[Image above] Credit: 21KIMMI; Flickr CC BY-ND 2.0
This week is National Engineer’s Week, a time set aside to call out all the incredible stuff that engineers do for our world.
While we marvel at the displays of human fitness and skill at the games, it’s easy to forget how much engineering goes into making some of the events even possible.
The fact that these athletes are willing to hurdle themselves off a slippery slope and high into the air—doing twists, turns, and flips in the midst—by itself is impressive, but even more so is the engineering of the 49-m-high jump itself.
The ramps are built piece by piece—with some 20,000 metal and wood pieces—to construct a solid foundational structure that can support the additional weight of snow and ice on top.
And it’s not a slight dusting of snow that’s added to the top—more like hundreds of tons of snow that is used to manually pack, sculpt, and smooth out the surface of the track.
As if that wasn’t enough of a structural challenge in itself, inrun ramps for snowboarding big air jumps typically tilt down a sizeable 38–39º angle, providing boarders with the momentum to reach speeds of 35–40 mph, according to a recent Wired story.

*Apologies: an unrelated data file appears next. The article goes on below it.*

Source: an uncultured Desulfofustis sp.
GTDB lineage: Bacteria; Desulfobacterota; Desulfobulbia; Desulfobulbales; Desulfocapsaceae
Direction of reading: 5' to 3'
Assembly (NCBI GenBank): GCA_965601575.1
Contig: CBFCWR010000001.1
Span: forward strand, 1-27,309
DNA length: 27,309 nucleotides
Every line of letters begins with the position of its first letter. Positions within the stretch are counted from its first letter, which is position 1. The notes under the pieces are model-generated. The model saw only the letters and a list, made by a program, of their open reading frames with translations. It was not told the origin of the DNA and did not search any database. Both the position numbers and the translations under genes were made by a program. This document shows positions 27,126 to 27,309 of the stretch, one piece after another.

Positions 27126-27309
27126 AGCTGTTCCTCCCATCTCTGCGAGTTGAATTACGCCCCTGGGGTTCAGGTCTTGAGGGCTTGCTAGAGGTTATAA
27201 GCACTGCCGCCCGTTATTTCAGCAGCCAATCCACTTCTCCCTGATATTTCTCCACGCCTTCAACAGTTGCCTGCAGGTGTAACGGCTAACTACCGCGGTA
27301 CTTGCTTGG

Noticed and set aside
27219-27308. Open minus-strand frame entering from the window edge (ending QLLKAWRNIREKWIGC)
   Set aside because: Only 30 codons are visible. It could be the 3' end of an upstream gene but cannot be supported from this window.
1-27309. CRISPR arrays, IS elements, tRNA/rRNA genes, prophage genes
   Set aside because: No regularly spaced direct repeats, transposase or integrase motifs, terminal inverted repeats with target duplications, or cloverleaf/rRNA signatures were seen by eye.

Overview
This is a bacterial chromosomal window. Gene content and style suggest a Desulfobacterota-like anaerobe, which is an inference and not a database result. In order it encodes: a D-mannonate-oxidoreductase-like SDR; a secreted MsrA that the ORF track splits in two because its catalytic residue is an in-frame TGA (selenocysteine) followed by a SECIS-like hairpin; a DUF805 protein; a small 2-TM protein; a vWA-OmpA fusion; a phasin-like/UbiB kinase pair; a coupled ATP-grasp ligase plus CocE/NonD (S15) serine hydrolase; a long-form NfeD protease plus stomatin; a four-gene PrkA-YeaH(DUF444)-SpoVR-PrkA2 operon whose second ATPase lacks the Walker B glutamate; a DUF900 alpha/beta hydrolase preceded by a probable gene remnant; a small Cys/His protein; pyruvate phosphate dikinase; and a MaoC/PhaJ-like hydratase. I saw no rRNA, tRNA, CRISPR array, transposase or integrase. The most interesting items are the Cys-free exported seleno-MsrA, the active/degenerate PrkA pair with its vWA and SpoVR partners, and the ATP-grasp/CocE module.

And it’s not just the engineering of the jump itself that’s important—placement of the landing ramp also is critical to allow athletes to safely land multi-story jumps without smashing their bones or boards.
The carefully placed and graded landing ramp is engineered to decelerate riders, transforming their massive downward momentum as they come off a big air jump into forward momentum.
In total, snowboarding big air runs require a huge footprint of 400–500 feet in length—longer than a standard American football field, which stretches 360 feet long—and, obviously, some really impressive engineering to make it possible.
Of course, there’s also some impressive materials engineering that goes into making the snowboards that will complete these jumps in the first place.
Snowboards are composites, built from several layers of materials sandwiched tightly together to give the board stiffness, flexibility, and a host of other properties.
Usually, boards consist of layers of fiberglass, wood, foam, metal, and more—but, in a recent project, some intrepid engineering from the guys at Signal Snowboards built a snowboard entirely out of glass. It reminds me a lot of this glass skateboard that we shared a couple of years ago.
Check out the entire process—from cutting, shaping, treating, and finally slope-testing the glass—in the video below. What do you think—will it shatter or shred?
Credit: Network A; YouTube
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